These days of reckoning are fully upon them now and will determine whether the Republican Party will descend into bitter divisions between those who still carry the Trump standard and the more traditionally conservative within their ranks.
That corporate big business with its deep pockets and capacity to help fill the GOP’s coffers, has started to burn its bridges with the Trump White House has only further focused minds within the party.
The corporate giants do not take kindly it seems to Mr Trump’s disastrous handling of the pandemic and war on constitutional government when it starts to damage business and seriously undermines profits.
But what if – and it’s a big if – Mr Trump in the best cowboy tradition rides sedately off into the political sunset? In the minds of many Americans this would make for a hopeful political reinvention of their country and government. For many others though it would signal the need to step up their activities and re-fashion their Make America Great Again, campaign either with Mr Trump goading them on from the sidelines or at the behest of other more extremist leaders.

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Speaking last week in the wake of the attack on the Capitol, the well-known American historian Jeffrey Engel founding director of the Centre for Presidential History at Southern Methodist University, is said to have pronounced the mob and president Trump who incited them as “bats**t crazy”.
Whatever the accuracy of such a derisory description, it’s important to bear in mind that in last November’s election Mr Trump won 11 million more popular votes than he did in 2016, a rise of roughly 63 million to 74 million. Many of those voters of course would not support violence, but there are those who do.
As Alex Friedfeld, an investigative researcher at the Anti-Defamation League’s Centre on Extremism has pointed out, irrespective of how many and in what states protests materialise this weekend, the worry is that state capitals will continue to be front lines of the country’s bitter, and increasingly violent, cultural and political battles.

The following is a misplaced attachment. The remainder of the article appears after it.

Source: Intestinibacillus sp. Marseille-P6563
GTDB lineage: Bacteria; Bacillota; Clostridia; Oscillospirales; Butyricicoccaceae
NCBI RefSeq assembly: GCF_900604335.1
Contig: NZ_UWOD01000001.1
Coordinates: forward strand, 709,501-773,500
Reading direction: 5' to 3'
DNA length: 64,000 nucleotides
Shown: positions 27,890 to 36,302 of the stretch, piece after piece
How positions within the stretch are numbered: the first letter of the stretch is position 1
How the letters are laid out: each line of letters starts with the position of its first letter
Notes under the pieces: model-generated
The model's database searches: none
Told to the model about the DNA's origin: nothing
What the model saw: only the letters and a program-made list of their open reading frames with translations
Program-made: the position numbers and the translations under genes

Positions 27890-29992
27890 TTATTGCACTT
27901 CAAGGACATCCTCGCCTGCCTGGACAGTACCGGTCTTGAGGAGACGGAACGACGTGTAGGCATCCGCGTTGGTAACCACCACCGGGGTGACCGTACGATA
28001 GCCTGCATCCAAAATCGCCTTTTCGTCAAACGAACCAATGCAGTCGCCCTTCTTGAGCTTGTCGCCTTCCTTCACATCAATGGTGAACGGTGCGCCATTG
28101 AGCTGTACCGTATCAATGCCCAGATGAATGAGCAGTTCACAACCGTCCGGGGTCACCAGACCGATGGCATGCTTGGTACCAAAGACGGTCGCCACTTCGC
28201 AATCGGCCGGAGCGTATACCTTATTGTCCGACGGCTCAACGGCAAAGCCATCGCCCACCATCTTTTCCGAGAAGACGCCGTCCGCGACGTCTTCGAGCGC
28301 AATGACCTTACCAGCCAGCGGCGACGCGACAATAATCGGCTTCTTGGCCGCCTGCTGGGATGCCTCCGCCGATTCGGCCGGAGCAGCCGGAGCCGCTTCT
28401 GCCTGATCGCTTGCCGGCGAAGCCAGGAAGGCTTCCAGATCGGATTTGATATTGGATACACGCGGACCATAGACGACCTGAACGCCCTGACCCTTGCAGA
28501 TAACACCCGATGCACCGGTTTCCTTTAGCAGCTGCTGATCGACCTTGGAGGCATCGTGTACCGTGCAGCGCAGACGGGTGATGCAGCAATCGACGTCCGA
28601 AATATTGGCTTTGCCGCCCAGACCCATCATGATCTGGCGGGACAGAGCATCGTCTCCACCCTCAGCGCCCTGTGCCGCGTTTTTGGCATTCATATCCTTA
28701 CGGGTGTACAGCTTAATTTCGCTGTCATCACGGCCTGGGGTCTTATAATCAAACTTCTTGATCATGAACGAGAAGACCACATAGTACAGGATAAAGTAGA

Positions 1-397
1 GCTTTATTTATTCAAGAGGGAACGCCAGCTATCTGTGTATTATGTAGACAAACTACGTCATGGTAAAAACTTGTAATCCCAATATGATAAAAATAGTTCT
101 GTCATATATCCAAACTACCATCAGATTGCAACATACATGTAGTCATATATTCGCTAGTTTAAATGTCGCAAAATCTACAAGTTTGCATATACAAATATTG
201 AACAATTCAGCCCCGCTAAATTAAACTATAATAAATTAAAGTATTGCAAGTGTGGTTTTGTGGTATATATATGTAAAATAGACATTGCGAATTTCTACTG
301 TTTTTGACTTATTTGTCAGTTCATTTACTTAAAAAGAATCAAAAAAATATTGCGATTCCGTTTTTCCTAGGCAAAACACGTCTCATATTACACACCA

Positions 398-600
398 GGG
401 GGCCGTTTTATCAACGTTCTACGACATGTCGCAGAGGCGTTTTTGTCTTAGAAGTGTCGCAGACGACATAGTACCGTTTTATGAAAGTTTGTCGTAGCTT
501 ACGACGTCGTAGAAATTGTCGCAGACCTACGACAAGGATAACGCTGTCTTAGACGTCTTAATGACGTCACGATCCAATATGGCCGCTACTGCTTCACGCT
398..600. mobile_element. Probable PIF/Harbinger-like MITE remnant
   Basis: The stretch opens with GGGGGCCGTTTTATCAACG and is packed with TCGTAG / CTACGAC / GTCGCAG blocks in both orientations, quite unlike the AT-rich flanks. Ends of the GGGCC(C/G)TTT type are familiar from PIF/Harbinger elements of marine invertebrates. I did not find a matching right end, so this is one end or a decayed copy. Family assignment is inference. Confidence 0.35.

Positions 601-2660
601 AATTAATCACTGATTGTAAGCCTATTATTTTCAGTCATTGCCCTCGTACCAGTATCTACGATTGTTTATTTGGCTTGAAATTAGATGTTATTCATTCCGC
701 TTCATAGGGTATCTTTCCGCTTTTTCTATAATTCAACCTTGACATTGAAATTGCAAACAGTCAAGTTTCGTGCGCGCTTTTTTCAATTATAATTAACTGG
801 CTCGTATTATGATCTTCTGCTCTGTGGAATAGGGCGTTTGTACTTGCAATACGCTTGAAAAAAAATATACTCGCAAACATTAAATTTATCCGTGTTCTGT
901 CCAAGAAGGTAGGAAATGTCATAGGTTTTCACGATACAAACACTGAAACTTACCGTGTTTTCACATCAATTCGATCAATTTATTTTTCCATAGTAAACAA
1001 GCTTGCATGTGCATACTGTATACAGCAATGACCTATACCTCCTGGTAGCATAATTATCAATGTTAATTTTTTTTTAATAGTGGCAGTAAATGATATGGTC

In the longer term too, recent events have left other more profound questions for a country that likes to see itself as the world’s leading democracy. For as if Mr Trump’s parting shots on the domestic front were not trouble enough for president elect-Biden, the Republican administration has left last minute foreign-policy boobytraps galore for the Democrats.
Among these are reversing an Obama administration decision by designating Cuba as a state sponsor of terrorism, declaring Yemen’s Iran-backed Houthi movement as a terrorist organisation, and rolling back a decades-old policy of “self-imposed” restrictions between American and Taiwanese officials making relations even more difficult with China.
All of this has been described by one US official as “fire sale diplomacy,” and will make rebuilding America’s standing in the world even more difficult for Biden and his team.For the moment though all eyes are on the home front and whether this weekend’s marches on state capitals will materialise and next week’s inauguration will go ahead peacefully. America’s days of reckoning are far from over yet.

David Pratt is The Herald's Contributing Foreign Editor